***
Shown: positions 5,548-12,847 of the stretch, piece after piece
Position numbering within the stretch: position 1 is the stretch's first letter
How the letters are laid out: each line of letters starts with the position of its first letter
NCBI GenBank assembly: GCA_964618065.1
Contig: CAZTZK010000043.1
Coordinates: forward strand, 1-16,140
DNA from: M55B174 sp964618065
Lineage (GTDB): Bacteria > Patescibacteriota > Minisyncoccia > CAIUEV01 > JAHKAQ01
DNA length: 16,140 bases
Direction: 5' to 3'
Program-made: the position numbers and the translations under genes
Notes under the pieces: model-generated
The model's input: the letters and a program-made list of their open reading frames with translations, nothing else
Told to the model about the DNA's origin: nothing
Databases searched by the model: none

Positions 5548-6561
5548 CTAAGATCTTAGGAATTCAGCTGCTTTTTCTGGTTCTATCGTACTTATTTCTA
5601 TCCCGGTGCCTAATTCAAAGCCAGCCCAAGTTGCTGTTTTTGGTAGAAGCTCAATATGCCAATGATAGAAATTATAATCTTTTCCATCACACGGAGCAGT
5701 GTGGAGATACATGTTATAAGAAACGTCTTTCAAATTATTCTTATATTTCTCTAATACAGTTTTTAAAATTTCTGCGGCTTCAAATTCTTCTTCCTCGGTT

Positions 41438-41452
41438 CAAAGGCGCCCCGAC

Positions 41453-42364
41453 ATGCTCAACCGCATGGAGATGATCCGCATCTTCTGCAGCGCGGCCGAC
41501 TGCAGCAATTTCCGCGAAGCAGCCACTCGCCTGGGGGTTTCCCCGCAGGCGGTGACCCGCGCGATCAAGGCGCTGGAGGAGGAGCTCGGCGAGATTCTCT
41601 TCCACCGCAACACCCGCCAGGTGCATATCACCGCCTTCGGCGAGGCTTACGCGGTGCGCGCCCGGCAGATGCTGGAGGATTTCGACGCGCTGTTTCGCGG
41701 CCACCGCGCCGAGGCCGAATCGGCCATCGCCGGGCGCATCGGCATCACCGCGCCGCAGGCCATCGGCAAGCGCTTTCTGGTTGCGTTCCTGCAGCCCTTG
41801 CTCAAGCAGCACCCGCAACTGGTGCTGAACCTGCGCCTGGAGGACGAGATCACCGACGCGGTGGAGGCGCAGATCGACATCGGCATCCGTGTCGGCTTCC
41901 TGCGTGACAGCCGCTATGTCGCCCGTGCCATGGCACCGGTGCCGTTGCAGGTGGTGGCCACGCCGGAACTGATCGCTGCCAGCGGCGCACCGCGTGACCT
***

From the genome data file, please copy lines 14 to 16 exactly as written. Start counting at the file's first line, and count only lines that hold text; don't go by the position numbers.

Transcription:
Told to the model about the DNA's origin: nothing
Databases searched by the model: none

Positions 5548-6561